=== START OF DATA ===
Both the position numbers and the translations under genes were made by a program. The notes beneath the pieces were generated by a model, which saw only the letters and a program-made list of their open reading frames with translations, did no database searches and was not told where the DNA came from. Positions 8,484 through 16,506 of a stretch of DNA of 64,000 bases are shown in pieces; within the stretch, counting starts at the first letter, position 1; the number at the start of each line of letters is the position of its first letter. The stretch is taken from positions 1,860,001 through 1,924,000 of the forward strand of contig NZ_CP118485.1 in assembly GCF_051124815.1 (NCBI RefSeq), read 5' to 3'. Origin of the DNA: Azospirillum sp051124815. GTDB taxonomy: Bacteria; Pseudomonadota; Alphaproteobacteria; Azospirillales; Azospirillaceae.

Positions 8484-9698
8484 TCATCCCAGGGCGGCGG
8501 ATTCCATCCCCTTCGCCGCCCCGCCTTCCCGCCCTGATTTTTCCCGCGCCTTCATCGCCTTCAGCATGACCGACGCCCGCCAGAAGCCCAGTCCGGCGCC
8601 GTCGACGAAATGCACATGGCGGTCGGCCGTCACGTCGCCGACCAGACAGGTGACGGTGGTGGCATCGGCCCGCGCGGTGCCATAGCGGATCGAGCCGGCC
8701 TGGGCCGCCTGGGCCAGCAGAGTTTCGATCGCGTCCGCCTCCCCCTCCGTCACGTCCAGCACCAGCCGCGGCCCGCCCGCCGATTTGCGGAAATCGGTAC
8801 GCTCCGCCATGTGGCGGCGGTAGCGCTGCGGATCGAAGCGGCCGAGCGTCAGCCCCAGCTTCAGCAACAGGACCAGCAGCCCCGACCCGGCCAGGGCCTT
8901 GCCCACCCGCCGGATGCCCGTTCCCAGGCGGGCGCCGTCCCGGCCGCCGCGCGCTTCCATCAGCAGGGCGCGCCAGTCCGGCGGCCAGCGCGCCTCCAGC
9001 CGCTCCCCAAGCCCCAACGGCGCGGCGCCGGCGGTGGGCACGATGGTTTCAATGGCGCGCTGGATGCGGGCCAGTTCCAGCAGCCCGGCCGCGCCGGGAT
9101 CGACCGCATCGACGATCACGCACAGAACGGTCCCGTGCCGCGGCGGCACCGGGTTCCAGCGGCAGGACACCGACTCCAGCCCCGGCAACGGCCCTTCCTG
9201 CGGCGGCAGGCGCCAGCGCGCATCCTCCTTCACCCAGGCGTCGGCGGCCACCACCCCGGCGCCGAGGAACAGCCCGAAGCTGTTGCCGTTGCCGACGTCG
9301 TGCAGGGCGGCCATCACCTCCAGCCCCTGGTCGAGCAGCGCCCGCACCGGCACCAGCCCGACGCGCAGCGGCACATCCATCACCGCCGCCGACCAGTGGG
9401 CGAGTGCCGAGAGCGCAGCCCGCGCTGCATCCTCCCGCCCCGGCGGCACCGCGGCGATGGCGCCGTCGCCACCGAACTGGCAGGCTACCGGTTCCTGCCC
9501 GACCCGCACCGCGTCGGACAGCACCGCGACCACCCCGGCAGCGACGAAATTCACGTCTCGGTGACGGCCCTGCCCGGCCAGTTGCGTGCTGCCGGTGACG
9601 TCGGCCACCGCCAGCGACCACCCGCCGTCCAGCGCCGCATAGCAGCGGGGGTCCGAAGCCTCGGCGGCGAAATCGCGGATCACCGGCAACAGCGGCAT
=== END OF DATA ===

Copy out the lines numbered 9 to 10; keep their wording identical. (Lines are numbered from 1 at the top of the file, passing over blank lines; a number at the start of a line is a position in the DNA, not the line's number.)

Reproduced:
9001 CGCTCCCCAAGCCCCAACGGCGCGGCGCCGGCGGTGGGCACGATGGTTTCAATGGCGCGCTGGATGCGGGCCAGTTCCAGCAGCCCGGCCGCGCCGGGAT
9101 CGACCGCATCGACGATCACGCACAGAACGGTCCCGTGCCGCGGCGGCACCGGGTTCCAGCGGCAGGACACCGACTCCAGCCCCGGCAACGGCCCTTCCTG